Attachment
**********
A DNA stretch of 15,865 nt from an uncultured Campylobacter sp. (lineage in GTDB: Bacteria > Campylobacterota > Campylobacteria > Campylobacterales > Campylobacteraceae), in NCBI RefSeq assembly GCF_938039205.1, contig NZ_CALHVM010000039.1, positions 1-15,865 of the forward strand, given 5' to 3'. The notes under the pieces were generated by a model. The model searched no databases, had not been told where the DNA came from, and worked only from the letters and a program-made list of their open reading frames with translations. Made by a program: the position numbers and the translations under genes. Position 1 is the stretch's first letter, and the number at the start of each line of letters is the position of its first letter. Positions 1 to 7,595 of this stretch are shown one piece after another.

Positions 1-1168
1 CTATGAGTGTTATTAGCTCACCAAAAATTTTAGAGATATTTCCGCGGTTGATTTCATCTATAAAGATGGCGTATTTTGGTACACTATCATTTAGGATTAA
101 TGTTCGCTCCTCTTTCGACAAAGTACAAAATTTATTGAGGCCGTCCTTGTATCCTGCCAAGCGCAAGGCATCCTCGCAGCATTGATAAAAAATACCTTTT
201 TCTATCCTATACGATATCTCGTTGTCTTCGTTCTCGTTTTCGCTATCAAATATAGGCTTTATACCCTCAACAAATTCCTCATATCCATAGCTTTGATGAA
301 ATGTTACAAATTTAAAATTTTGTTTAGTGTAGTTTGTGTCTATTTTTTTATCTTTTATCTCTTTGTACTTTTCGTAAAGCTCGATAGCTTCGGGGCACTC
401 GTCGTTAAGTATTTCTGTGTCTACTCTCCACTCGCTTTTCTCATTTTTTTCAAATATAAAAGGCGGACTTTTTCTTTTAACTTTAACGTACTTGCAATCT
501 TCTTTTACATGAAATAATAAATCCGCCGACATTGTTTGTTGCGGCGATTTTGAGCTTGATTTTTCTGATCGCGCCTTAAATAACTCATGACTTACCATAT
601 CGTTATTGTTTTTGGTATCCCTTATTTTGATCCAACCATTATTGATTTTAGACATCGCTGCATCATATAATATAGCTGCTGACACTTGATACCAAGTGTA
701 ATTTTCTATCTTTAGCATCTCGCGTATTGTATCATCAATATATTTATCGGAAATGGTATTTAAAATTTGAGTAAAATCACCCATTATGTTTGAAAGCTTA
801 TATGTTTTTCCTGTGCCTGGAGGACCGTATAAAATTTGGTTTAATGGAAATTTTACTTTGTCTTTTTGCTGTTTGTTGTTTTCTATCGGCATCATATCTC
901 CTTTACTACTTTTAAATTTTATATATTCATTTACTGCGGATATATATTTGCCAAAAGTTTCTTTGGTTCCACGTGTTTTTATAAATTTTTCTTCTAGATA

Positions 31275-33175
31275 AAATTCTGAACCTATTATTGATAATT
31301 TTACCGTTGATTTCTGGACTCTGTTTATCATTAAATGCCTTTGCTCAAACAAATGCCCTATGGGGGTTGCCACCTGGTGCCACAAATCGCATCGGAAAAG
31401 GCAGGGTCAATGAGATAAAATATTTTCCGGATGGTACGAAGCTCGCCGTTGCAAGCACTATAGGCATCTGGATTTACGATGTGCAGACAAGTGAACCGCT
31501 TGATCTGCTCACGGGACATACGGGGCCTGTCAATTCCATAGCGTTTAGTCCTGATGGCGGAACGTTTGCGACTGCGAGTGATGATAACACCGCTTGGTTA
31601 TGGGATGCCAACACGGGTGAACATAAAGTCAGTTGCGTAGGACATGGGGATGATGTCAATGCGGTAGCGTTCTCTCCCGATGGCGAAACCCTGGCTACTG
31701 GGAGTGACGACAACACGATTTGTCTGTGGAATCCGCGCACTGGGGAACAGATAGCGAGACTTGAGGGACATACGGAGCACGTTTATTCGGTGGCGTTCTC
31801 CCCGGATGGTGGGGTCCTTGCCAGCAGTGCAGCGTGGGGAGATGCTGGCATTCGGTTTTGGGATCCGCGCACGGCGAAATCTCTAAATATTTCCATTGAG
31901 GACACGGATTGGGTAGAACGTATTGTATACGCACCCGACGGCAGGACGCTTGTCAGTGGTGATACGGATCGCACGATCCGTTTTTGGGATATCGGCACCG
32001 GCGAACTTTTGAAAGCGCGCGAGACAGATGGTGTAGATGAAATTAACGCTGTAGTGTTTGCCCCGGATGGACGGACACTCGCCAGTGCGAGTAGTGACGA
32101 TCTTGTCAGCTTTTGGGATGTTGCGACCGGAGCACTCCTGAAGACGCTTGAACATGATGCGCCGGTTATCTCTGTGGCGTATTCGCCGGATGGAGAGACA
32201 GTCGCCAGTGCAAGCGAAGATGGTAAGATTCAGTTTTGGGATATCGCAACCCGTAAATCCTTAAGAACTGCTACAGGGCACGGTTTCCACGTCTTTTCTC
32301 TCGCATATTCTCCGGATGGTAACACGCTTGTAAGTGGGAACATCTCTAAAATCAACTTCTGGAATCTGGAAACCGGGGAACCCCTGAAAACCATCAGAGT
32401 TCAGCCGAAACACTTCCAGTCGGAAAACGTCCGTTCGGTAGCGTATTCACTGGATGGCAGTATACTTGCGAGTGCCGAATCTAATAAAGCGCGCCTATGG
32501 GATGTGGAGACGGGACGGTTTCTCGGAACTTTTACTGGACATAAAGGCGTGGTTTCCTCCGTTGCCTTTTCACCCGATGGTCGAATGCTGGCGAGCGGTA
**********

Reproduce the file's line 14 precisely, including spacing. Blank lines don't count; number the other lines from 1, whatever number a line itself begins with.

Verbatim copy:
31275 AAATTCTGAACCTATTATTGATAATT